1033 - Stream Event Context: <stream.event.context. >,
1034 - Event Context: <event.context. >,
1035 - Event Payload: <event.fields. >.
fdf2bb05
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1036
1037Multiple declarations of the same field name within a single scope is
1038not valid. It is however valid to re-use the same field name in
1039different scopes. There is no possible conflict, because the dynamic
1040scope must be specified when a variant refers to a tag field located in
1041a different dynamic scope.
1042
457d8b0a
MD
1043The information available in the dynamic scopes can be thought of as the
1044current tracing context. At trace production, information about the
1045current context is saved into the specified scope field levels. At trace
1046consumption, for each event, the current trace context is therefore
1047readable by accessing the upper dynamic scopes.
1048
fdf2bb05 1049
6c7226e9 10507.4 TSDL Examples
d285084f 1051
6672e9e1 1052The grammar representing the TSDL meta-data is presented in Appendix C.
7df6b93a 1053TSDL Grammar. This section presents a rather lighter reading that
6672e9e1 1054consists in examples of TSDL meta-data, with template values.
969f30c0 1055
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1056The stream "id" can be left out if there is only one stream in the
1057trace. The event "id" field can be left out if there is only one event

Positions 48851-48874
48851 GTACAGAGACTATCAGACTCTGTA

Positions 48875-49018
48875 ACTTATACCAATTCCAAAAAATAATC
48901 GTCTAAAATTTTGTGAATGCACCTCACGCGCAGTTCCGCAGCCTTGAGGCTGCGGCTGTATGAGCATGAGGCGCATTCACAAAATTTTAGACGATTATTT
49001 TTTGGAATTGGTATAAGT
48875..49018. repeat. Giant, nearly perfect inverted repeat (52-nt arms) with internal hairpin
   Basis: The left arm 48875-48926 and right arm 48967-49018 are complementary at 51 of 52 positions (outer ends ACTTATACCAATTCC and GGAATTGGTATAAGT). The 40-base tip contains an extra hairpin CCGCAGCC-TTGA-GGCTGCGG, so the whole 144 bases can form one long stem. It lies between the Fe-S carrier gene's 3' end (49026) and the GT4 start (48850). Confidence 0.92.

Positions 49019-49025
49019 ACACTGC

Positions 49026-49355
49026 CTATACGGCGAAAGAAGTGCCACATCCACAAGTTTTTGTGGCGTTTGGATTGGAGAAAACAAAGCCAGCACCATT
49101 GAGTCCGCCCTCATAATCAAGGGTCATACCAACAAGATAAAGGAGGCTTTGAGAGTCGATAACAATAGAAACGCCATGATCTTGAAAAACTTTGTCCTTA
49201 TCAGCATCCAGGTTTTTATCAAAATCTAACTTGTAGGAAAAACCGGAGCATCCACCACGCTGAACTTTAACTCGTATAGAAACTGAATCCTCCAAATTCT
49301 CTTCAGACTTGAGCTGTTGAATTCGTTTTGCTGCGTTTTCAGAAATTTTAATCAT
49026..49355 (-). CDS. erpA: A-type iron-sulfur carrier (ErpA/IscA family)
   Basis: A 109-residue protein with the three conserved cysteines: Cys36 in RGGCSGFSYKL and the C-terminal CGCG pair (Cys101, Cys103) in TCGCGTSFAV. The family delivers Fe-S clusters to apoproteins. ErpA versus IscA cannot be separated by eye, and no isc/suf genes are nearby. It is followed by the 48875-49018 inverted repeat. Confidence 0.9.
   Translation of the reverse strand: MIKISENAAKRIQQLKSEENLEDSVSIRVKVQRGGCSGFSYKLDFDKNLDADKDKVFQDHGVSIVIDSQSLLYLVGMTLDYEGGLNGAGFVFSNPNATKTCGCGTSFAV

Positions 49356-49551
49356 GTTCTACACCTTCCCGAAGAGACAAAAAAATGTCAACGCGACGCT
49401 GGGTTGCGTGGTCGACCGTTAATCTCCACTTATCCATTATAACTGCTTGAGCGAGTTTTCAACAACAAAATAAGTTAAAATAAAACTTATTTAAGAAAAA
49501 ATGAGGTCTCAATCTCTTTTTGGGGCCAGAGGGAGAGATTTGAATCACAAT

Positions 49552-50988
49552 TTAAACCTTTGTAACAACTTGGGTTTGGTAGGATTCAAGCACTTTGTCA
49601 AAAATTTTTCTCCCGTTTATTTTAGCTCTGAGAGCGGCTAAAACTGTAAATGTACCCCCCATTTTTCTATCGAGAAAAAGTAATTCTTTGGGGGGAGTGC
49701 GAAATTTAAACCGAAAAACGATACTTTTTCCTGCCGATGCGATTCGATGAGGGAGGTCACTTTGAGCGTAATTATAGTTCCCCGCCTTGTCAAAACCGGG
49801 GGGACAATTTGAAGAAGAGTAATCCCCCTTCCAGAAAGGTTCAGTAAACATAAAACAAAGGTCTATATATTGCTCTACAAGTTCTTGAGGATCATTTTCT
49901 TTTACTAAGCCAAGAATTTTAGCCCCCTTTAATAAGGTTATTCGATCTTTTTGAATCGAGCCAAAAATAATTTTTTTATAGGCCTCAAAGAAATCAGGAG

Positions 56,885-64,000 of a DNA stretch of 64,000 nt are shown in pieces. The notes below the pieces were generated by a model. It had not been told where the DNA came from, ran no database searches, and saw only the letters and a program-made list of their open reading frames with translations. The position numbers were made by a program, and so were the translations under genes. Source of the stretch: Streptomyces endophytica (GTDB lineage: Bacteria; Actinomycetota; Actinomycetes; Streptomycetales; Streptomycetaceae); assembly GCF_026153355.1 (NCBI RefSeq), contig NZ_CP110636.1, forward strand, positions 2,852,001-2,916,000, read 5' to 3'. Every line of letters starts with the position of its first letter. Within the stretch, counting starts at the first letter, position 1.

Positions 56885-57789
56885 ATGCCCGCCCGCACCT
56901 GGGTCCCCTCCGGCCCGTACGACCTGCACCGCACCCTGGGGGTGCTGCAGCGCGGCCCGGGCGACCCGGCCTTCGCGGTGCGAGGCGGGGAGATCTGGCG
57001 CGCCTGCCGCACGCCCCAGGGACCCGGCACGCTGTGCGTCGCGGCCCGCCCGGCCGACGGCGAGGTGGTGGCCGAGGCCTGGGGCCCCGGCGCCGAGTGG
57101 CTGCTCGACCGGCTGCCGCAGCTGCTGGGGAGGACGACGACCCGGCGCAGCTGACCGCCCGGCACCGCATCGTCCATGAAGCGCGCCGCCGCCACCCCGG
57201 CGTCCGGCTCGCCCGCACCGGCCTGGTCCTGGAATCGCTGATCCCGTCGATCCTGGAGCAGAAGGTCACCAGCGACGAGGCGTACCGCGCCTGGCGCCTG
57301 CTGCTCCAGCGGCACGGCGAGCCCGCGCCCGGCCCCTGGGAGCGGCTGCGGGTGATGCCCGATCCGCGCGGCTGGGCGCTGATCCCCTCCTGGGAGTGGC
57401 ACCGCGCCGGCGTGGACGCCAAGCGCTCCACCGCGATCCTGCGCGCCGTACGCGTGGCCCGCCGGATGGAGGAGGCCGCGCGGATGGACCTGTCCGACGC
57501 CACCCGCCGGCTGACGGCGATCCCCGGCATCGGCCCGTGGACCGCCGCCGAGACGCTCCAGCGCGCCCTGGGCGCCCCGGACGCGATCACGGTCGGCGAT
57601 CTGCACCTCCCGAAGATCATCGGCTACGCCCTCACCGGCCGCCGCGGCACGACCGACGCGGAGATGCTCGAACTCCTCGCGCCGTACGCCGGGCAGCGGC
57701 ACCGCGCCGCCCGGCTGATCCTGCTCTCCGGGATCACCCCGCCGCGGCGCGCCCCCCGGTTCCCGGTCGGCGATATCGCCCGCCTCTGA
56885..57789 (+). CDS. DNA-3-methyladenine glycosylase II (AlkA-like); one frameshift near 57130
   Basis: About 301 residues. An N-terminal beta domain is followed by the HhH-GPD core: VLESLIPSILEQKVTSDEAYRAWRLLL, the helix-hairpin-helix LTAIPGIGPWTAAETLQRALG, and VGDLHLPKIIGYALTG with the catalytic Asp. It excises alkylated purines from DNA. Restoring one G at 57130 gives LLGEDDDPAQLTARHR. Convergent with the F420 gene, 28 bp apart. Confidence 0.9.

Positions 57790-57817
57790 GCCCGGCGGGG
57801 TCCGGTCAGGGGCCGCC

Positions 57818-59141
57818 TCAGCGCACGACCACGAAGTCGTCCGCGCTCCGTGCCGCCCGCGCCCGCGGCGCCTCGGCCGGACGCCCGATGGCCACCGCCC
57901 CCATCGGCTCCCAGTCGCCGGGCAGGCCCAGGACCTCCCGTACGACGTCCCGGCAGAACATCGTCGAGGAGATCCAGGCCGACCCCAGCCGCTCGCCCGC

1058in a stream.
1059
5ba9f198 1060trace {
fdf2bb05 1061 major = value; /* Trace format version */
5ba9f198 1062 minor = value;
fdf2bb05 1063 uuid = "aaaaaaaa-aaaa-aaaa-aaaa-aaaaaaaaaaaa"; /* Trace UUID */
58997e9e 1064 byte_order = be OR le; /* Endianness (required) */
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1065 packet.header := struct {
1066 uint32_t magic;
3fde5da1 1067 uint8_t uuid[16];
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1068 uint32_t stream_id;
1069 };
3bf79539 1070};
5ba9f198 1071
3bf79539
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1072stream {
1073 id = stream_id;
fdf2bb05 1074 /* Type 1 - Few event IDs; Type 2 - Many event IDs. See section 6.1. */
4fa992a5
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1075 event.header := event_header_1 OR event_header_2;
1076 event.context := struct {
77a98c82 1077 ...
3bf79539 1078 };
4fa992a5 1079 packet.context := struct {
77a98c82 1080 ...
3bf79539
MD
1081 };
1082};
5ba9f198